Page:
For some folks, this may come as a shock. For many of us in similar roles, we’re like “Yep. It was only a matter of time.” Joe Maruschak, who has been instrumental in mentoring, advising, and investing in startups in the Eugene, Oregon, and Lane County region, is leaving because the role he’s been serving is not effectively supported from a financial standpoint.Read More
The Oregon wildfires of 2020. Devastating is an understatement. Many communities were razed to the ground in a matter of moments. Others had structures survive but were without left without much needed infrastructure and utilities. One of those communities — Oregon’s McKenzie River Valley — came up with a creative way of rebuilding Internet access.Read More
If you’ve spent any time mucking around in startup ecosystems, you’ve no doubt come across the concept of an “innovation district.” The idea, briefly, is to artificially create a dense core of people, institutions, and companies that fosters innovation. Sort of like Portland’s urban growth boundary. But for innovation.
I’ve always had a deep appreciation for the Startup Weekend format. Why? Because in my mind it serves two valuable purposes, really quickly. One one hand, it rapidly unvarnishes the whole startup mystique for would-be entrepreneurs without them actually making the leap. On the other, it’s a great way of identifying those individuals who have the grit and hustle to be great founders.
Early stage investing has definitely changed. Huge seed rounds. Challenging pre-seed rounds. Organized angel groups that behave more like institutional investors. It can be confusing for the uninitiated. That’s why it’s always good to hear from folks who are in the thick of it. Like Shane Johnson, an early stage investor from Eugene, Oregon.
Looking to spend a little time with fellow startup types? Hoping to bring an idea to reality in a short timeframe? Well, there’s no better opportunity to get something going—or collaborate on an idea—than Startup Weekend. And, as luck would have it, there’s one happening this weekend, down in Eugene.
Whenever folks ask me for ways to test drive an idea or find cofounders, one of the programs that is always at the top of my list is Techstars Startup Weekend. Why? Because it’s a 54-hour sprint that gives you a ton of insights into what it takes to test an idea, recruit a team, and build a product—even if you’ve done it before. Your next opportunity to get that experience is Techstars Startup Weekend Eugene.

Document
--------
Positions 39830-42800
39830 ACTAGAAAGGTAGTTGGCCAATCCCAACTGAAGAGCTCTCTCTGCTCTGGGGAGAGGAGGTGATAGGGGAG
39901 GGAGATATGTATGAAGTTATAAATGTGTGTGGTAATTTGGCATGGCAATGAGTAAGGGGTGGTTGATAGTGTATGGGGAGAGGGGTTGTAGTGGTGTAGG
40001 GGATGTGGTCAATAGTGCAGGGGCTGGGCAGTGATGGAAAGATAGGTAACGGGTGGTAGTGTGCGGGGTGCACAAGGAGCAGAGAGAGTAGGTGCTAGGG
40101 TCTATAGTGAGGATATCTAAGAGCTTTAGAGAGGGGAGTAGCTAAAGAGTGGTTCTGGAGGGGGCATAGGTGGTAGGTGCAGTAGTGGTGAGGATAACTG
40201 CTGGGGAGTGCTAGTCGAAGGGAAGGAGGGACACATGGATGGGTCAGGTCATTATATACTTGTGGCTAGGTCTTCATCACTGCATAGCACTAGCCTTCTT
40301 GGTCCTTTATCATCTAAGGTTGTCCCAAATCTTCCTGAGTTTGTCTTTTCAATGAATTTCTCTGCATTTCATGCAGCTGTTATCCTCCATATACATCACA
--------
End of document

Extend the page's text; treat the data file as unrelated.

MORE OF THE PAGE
Many of us know Mozilla as the organization behind the Firefox browser, but they have a number of other projects in which they’re engaged. One of those other projects is the Mozilla Gigabit Community Fund which funds speedy connectivity in support of deserving projects. Like some projects in Eugene.
If you run in early stage startup circles, you’ve likely come across Product Hunt, which over a relatively short period of time has become the de facto place to launch a product—and now, if they’re physical products, ship them as well. What you may not know, however, is the Product Hunt has an Oregon connection.
One of my favorite things about Portland’s original startup scalerator, Starve Ups, is their laser focus on helping founders successfully exit from their companies. Why? Well among other things, it’s the only way we’re going to generate enough wealth to create a truly self sustaining startup ecosystem. So following fast on the news of Starve Ups alum SpaceView’s acquisition, I’m happy to reveal that another Starve Ups alum—and RAIN Eugene alum—has exited, Manage My Co-op.